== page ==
716th Tank Battalion

Discussion in 'US Units' started by 716_Grandson, Aug 1, 2008.

  1. 716_Grandson

    716_Grandson 716th Tank Battalion Fact Finder

    I am seeking any information about the 716th tank battalion. Specifically Company A of the 716th, maybe you have some names or stories. My grandfather was with Company A of the 716th, i have many pictures of the men in the Phiilipines and New Guine, id just like to hear some stories or history.
    von Poop likes this.
  2. DaveFe

    DaveFe Member

    Just found your post last week and hope you are in contact with this forum. My father, Mario Ferro, was in the service company of the 716th and a few years ago my cousin found a diary he wrote covering the period from April 1945 to August. This starts out leaving Panay for Mindoro on an LST to join the 24th Div, then going to Mindanao for the run to Davao.

    He put out meals for the tankers, etc so did not get into any combat other than mortars and snipers.

    Anyway, he talks about his friends and adventures (some "accidents" as he calls them), but only mentioned three last names: Brothers, the head cook who switched to combat, a Lt. Hunt, killed in one "accident", and Robert Korbowski (not sure of the last name spelling) who he knew at Camp Chafee and got my father quite drunk.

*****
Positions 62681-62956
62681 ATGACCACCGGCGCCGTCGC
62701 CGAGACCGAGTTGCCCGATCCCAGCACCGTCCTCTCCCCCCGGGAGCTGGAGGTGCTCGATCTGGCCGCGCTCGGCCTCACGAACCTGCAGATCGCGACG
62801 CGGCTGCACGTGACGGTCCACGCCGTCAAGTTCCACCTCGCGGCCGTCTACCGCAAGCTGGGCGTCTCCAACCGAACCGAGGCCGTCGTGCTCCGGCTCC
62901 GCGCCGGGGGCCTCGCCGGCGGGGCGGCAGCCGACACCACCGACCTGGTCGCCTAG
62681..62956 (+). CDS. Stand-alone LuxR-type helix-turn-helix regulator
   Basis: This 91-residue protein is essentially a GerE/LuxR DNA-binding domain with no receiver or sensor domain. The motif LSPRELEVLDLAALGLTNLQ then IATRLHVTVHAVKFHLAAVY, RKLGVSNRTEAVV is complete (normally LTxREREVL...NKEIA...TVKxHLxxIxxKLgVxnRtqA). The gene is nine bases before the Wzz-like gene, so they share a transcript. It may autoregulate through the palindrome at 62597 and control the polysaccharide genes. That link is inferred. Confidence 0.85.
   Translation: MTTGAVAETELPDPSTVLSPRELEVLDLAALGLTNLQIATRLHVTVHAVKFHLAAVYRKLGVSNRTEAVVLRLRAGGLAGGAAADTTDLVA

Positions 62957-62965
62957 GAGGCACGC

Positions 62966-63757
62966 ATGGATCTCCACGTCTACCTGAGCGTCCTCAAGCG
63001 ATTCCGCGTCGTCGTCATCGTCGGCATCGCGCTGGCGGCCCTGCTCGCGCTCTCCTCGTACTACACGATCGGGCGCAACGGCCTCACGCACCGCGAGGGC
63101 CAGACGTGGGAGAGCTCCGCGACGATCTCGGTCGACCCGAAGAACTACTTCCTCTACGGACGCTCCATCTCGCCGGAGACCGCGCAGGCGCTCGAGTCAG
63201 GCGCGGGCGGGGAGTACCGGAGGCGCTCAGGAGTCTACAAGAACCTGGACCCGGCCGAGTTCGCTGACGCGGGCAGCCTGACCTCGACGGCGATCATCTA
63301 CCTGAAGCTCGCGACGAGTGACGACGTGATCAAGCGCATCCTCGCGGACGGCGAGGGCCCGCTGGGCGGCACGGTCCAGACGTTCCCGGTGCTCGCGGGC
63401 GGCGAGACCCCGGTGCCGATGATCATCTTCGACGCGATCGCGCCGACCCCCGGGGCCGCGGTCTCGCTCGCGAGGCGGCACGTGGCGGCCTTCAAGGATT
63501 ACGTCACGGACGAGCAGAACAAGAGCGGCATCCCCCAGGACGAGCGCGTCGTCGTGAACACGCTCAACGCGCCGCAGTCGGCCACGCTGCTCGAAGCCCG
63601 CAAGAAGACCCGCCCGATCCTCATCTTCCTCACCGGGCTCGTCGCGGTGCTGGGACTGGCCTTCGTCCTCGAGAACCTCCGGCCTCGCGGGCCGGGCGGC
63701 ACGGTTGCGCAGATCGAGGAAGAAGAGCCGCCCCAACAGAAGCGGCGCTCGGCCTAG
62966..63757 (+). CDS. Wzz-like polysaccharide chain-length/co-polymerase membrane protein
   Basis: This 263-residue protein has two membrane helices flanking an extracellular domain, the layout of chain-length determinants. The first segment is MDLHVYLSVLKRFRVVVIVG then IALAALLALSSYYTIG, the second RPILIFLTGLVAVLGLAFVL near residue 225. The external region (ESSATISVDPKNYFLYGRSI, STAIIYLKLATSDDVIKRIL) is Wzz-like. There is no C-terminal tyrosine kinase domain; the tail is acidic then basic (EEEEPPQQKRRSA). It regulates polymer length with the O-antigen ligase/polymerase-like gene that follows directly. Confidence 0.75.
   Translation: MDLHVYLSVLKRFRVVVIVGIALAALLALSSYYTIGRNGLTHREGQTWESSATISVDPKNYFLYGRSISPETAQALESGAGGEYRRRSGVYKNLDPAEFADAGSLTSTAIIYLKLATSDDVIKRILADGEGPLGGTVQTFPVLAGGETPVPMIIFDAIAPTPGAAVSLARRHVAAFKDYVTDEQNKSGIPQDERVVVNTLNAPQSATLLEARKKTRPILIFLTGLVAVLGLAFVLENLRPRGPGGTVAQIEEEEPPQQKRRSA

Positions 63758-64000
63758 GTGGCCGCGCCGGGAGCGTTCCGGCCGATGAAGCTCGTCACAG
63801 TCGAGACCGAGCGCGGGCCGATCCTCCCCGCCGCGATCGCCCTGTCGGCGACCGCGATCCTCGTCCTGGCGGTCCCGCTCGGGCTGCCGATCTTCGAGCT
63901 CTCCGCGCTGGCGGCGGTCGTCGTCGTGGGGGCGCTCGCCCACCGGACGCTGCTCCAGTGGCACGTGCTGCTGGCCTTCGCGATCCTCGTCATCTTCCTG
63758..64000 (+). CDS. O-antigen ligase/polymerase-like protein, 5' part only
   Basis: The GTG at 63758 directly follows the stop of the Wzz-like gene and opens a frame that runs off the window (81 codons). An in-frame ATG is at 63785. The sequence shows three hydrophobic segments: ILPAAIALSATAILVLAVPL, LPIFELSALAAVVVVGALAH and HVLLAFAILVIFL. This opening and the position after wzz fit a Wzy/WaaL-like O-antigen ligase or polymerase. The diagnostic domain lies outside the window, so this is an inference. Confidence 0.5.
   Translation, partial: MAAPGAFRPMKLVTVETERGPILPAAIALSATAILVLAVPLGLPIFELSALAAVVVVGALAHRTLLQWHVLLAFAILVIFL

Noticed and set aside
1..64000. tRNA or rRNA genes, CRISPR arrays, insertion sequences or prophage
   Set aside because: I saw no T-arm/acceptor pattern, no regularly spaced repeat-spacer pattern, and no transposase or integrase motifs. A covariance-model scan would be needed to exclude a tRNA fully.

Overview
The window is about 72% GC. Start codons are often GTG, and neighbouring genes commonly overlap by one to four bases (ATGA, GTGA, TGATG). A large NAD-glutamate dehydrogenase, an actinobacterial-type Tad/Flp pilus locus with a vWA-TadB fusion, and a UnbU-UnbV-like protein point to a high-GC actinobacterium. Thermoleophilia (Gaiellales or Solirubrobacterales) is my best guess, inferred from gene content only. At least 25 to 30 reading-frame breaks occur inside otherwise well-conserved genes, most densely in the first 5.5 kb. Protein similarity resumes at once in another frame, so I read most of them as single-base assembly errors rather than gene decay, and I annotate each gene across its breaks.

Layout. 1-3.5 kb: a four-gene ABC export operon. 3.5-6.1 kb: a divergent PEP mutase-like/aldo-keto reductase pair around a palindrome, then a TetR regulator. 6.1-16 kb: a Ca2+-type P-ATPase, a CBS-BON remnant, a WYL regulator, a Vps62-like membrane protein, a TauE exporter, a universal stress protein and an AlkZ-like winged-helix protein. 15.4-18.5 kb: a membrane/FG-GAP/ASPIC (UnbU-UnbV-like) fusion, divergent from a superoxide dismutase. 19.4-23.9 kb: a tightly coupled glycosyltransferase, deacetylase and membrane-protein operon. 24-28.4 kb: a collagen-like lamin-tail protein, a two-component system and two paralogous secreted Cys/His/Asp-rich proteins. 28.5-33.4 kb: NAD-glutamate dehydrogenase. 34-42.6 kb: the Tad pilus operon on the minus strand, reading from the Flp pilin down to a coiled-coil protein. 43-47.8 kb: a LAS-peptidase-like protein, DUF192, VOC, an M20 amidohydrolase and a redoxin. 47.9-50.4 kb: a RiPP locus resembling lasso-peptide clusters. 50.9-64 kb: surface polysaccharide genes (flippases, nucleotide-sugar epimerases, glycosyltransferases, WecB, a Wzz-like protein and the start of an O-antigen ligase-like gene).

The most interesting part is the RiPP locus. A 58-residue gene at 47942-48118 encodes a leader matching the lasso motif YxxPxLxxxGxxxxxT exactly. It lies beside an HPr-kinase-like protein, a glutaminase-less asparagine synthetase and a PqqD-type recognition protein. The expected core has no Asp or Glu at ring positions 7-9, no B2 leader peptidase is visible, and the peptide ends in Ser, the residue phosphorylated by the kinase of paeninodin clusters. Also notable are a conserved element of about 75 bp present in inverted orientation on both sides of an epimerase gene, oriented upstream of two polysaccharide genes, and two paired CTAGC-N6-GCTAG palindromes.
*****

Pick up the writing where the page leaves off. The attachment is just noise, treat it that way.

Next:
I only have two photos - one of a friend in uniform, no name and one of him with a mustache holding a tommy gun - but he had a BAR and rifle. One task was to ride on the top of a truck with the BAR while going down the roads. Most bridges were out.

    I could sent the diary transcript and also post it. Interesting reading, as I never knew him.

    Hope to hear from you - there are Army and Navy Historical series that mention the 716th - A Company was there on Mindanao - B Company was on Cebu. I am reading one on Papua, but the tanks there in 1942 were Australian manned.

    My uncle gave me three letters that my father sent him - information about being on New Guinea (Oro Bay and Hollandia) in one of them, and also about the invasion of Luzon - the Army book says that the 716th was assigned to I Corps.


    Dave Ferro
    von Poop likes this.
  3. Earthican

    Earthican Senior Member

    I would be very interested to see the diary posted here. Depending on the total size of the images, if it is small then they can be uploaded to this site, or, if they are large posted to a photo sharing site and cross linked. I think you will find ww2Talk very serious about preserving the information posted here.

    I have not read any accounts from tankers in the Pacific. There might be some interesting "little known facts" on how they operated. I have only read one book of a Cannon Company equipped with the M5 HMC.
  4. cally pivano

    cally pivano Junior Member

    My Dad, Guelfo (Gus) Pivano, was a tank gunner who served in the Phillipine Liberation Campaign during WW2. He talked somewhat about the war but I would like to connect with anyone who may have had relatives or who served to find out more about their experiences.

    I would love to hear from anyone who served or had a family member that served.

    Thanks and God Bless them all.

    Cally Pivano Tendrick
  5. DaveFe

    DaveFe Member